Respecting Bad Memories

January 1, 2020 Cognitive Insights No Comments

Bad memories are meaningful to you. That is why something touched you and is still present in you. Respecting your memories is respecting you, also in your imagination.

About Posttraumatic Stress, [see: “PTSD: a groovy kind of stress“].

You can go to your memory with a Compassionate stance.

That is, you don’t want to hurt anyone through this. You would hurt yourself foremost in any case. Compassion means respecting everyone, at least in-depth, what is deep inside you or anyone else.

This way, a bad memory can teach you much about yourself. Why did it profoundly touch you? Maybe it touched you more than it would another person?

Also, how did it affect you or still can affect you in the future?

Respecting bad memories can be especially interesting.

Why is a particular memory meaningful to you?

It is a pattern that accords with your mental patterns. It is like a key in one or more of your doors. This key can open doors.

How can this be challenging to you in a way that may hurt you (more and more) profoundly?

On the other side, is it necessarily bad for you? Are there opportunities in this? Can you grow through this entering of doors inside you? Can it make you a better person?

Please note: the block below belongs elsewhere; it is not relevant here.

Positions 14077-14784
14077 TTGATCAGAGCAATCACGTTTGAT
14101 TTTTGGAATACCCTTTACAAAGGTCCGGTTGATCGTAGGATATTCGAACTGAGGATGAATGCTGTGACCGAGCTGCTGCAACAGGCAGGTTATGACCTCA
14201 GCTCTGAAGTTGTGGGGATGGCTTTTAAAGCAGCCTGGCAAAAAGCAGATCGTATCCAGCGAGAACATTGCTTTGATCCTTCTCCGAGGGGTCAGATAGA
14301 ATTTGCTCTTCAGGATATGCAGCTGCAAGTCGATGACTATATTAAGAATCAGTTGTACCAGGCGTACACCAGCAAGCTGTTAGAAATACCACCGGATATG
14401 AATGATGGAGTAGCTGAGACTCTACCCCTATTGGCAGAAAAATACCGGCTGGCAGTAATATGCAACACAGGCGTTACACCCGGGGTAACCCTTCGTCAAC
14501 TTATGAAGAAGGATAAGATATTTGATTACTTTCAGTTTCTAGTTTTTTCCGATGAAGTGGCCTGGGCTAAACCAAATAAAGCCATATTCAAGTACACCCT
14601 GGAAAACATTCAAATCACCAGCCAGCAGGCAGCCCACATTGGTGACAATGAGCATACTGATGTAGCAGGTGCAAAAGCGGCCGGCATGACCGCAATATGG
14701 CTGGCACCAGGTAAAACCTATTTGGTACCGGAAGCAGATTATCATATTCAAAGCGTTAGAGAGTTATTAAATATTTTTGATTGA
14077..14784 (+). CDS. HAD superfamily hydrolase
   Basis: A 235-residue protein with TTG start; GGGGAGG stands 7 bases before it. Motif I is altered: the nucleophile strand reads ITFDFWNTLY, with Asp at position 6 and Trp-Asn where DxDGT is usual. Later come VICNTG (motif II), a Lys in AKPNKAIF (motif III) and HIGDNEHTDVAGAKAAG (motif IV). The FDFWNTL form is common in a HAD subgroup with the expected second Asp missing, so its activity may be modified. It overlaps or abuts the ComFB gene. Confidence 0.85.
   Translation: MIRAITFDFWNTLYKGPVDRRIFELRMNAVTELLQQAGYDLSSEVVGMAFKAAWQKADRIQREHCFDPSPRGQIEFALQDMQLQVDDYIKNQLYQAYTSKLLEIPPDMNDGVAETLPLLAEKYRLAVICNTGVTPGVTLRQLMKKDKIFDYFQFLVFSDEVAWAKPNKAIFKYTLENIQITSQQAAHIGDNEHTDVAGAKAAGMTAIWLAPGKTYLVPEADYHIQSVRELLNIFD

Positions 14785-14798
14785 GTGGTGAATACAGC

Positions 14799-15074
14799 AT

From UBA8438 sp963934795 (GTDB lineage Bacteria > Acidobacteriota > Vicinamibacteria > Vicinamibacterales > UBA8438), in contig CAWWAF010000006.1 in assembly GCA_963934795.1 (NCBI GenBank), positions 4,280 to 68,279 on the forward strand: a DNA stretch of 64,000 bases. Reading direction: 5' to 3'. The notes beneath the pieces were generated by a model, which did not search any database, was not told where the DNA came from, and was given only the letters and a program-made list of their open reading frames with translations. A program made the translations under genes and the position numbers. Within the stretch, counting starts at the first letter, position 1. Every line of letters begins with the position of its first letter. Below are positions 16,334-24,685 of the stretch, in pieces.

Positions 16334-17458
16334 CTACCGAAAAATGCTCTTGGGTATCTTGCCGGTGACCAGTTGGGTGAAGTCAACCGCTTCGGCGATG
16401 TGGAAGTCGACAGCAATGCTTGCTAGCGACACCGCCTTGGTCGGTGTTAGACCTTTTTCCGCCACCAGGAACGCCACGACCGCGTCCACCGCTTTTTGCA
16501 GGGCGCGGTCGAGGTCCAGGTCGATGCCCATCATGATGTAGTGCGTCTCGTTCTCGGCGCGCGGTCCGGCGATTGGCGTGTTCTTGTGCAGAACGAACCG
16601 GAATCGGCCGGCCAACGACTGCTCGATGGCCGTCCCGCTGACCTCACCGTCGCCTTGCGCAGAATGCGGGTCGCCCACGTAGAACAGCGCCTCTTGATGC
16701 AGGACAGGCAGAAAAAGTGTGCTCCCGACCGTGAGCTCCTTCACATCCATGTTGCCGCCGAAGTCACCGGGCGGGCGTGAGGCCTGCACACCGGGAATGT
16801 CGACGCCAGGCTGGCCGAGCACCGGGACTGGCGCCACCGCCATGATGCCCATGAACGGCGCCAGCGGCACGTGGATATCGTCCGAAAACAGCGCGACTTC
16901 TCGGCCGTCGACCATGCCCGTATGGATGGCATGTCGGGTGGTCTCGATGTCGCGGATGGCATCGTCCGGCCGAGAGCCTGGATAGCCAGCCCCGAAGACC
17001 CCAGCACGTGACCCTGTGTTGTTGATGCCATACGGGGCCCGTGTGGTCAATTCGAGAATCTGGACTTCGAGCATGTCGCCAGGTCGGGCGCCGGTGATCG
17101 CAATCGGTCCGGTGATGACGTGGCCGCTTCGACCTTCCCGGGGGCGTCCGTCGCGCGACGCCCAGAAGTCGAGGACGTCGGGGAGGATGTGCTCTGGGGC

You are a bit like the valiant dragon slayer who confronts the beast.

But from here on, it becomes different from the easy myths. You don’t kill the beast, preferably. You communicate. For this, you need to be braver than your killing colleagues, the dragon slayers. You look the creature in the eyes, fearlessly.

Can you imagine this now, without thinking concretely about the bad memory itself, but only about this mythical landscape?

Knowing, meanwhile, that the beast symbolizes your memory.

Let it come to you without your trying to influence this all too much. Just let it spontaneously unfold. Within this imagination, be sure that you are valiant enough to look the beast in the eyes.

The dragon represents your bad memory.

If you don’t take care, it overtakes you. This is a dangerous place, but if you handle it well, it’s OK. You can trust it. You can have faith. You can be courageous.

You can be a valiant knight ― male or female.

Do you see yourself?

And if you go deeper, do you still see yourself?

It is possible that you feel this experience in your whole body. The experience is in you, and at the same time, you are in this memory, which is, as a whole, this experience.

The dragon is you. Everything is you.

Perhaps even the lady in distress, if she happens to be there.

Respect everything and everyone.

Also your most challenging memories.

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